Saturday, 15 February 2014

Amelia White - Old Postcard White - Wolf Records

Away from the bright lights of Music Row and the glitz of corporate driven country music, the eastern part of Nashville continues to buzz with a style that takes the genre down a more folk and Americana inspired road. This thriving refuge of likeminded artists has been the perfect environment for Amelia White to flourish and her latest release looks set to take her residency in the city to a new level of artistic recognition. OLD POSTCARD is a gritty collection of creative guitar-led tunes that never waivers from balancing a rock overture with a tender heartfelt undercurrent.

With numerous releases behind her in the dozen or so years since discovering Nashville as her true home, Amelia has settled on a sound that pays homage to her banjo playing grandfather while encompassing the passion acquired while cutting her teeth on the Boston rock and folk scene. The result is a highly competent and rock solid composition of 11 songs straddling the genre triangle of her influences and in places tipping her hat to the country sound synonymous with her adopted home town. The sheer consistency of the 37 minute listening experience is probably the album’s defining feature and this will serve her well in the pursuit of more recognition in the UK.

The press release name checks Mary Gauthier, Lori McKenna and Lucinda Williams in its desire to promote Amelia and they are not too far off the mark especially with the latter. Traces of Lucinda Williams is not a bad feature to incorporate into your record and to these fine comparisons I would add aural visions of Kasey Chambers appearing when listening the record’s stand out track ‘Goodbye Sun’. In an album which flutters from an aroma of gentle acoustic to more  awe-inspiring rock, this song resides in the former camp with a lovely layer of subtle pedal steel gracing its presence. In a similar mode ‘Old Stone’ is a mellow beautiful offering and a pair of haunting tracks in ‘Brothers’ and ‘Hollow Heart’ wallow in a dark yet enchanting mood.

Photo by Denise Fussell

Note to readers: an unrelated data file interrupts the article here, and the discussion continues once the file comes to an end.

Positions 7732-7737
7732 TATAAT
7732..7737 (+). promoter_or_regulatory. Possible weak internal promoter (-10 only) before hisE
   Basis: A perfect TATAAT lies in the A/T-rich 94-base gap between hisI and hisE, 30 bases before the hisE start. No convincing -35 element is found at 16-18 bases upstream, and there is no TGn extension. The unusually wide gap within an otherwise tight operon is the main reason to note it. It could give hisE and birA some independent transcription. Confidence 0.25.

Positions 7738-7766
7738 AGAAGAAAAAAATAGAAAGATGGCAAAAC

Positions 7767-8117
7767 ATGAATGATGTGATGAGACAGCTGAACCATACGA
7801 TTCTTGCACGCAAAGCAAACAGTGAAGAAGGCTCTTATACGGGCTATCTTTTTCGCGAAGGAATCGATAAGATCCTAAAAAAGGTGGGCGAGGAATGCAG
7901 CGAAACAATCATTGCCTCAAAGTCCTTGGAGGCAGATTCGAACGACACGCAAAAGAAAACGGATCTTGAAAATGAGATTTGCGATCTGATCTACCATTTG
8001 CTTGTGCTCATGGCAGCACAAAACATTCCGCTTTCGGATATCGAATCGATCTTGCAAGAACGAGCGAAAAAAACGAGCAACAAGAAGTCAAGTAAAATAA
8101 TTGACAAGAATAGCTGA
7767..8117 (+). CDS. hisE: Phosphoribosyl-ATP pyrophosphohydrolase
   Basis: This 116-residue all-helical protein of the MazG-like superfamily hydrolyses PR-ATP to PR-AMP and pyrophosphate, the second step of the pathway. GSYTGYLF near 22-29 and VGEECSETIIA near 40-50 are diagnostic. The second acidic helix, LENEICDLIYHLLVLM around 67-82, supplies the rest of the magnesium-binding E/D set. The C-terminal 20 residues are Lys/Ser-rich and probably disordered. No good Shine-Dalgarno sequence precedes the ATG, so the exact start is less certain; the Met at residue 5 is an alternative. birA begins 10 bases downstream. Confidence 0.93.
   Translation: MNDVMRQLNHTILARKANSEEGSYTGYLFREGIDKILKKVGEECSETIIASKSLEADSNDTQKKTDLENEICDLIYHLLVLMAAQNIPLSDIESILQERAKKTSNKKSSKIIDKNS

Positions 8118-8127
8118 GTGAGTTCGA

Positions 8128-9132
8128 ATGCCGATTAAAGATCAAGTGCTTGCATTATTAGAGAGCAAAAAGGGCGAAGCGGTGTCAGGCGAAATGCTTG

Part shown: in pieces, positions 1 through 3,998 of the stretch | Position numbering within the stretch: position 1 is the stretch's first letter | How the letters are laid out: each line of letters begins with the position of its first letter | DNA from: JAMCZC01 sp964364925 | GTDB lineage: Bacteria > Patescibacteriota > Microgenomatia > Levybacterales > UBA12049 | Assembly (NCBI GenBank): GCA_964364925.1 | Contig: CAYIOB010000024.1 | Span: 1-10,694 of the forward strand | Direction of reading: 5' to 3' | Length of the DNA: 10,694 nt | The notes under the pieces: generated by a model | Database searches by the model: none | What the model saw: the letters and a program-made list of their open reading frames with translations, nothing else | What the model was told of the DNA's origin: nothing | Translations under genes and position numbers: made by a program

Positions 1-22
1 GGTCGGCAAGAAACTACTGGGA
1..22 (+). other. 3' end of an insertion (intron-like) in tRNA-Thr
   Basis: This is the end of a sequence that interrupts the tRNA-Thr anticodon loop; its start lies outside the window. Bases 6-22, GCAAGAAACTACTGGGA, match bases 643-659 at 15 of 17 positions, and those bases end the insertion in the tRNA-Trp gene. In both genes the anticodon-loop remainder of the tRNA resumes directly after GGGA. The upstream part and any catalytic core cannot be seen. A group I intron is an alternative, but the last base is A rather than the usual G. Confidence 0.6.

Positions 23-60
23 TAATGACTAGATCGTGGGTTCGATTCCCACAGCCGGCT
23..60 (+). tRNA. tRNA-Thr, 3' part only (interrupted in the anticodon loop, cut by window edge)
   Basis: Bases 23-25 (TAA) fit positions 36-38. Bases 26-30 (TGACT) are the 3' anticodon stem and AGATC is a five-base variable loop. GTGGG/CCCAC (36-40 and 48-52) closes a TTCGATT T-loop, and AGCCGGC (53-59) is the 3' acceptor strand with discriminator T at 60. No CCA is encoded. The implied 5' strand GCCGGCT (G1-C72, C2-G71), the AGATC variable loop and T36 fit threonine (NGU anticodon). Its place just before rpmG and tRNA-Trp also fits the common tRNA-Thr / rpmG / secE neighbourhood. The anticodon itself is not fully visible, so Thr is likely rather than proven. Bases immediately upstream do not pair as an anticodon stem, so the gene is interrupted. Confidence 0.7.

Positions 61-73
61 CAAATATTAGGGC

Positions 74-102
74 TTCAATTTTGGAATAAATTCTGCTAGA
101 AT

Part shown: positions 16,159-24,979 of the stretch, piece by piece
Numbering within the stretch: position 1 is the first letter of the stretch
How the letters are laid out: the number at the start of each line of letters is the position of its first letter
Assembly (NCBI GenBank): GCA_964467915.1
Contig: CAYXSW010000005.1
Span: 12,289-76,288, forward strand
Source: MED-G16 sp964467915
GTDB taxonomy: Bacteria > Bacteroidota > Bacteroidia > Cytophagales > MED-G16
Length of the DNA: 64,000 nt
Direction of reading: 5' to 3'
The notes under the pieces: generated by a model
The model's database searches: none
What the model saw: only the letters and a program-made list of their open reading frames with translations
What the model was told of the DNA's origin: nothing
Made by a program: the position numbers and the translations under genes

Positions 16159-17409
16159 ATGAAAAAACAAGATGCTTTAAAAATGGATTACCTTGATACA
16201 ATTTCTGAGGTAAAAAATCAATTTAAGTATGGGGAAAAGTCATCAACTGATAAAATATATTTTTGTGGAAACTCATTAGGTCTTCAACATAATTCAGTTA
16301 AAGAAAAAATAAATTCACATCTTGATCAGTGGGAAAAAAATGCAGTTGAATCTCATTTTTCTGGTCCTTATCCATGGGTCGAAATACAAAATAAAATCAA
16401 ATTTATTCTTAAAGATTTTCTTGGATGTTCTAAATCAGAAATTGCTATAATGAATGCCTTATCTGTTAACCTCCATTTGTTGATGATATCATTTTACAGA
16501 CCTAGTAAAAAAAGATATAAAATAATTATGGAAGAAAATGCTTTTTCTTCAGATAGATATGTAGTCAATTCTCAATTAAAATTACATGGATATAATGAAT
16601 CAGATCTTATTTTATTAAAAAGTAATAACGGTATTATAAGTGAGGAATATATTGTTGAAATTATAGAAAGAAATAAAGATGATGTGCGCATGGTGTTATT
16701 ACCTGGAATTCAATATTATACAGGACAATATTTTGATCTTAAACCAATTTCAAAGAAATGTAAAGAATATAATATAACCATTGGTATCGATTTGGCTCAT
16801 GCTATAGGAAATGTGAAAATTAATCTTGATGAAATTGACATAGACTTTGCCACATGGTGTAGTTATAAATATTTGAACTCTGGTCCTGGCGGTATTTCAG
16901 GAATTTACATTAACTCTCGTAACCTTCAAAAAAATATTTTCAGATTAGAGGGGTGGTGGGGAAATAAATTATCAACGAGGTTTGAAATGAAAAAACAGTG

For this record, Amelia has fully utilised the guitar talents of John Jackson who numbers Lucinda Williams and Bob Dylan amongst his collaborators. This guitar presence moves up the gears for a couple of tracks more akin to her indie rock background in ‘River of My Dreams’ and ‘Mary’s Gettin' Married’. The addition of pedal steel and a nod to the other more wider known side of Nashville flavours the rhythmic number ‘Get Your Cowboy On’ while ‘Daddy Run’ is probably the most chorus friendly track. This is one of several songs to feature harmony contributions from fellow female vocalists and the sole one to have a guitar piece supplied by Tim Carroll.

Ghetto’ and the superb scene-setting album opener ‘Big Blue Sun’ epitomise the consistency of this release which just leaves its title track to probably sum up best what the album is about. Amelia has used this record to address some of the family issues that have figured in her pursuit for self-actualisation. ‘Old Postcard’ is a reflective retro piece, steeped in nostalgia and containing a faint hint of banjo that possibly sits as an acknowledgement to the side of her family that acted as her career’s conductive force. The wonderful striking cover photo for OLD POSTCARD astutely captures the soul of the record and perhaps is a pointer to why this has been considered by others Amelia’s most important release to date.

Whether or not you are acquainted with the work of Amelia White is immaterial for the appreciation of OLD POSTCARD as it has sufficient merit to warrant a place in your music collection when it gets its formal UK release on March 10th. 


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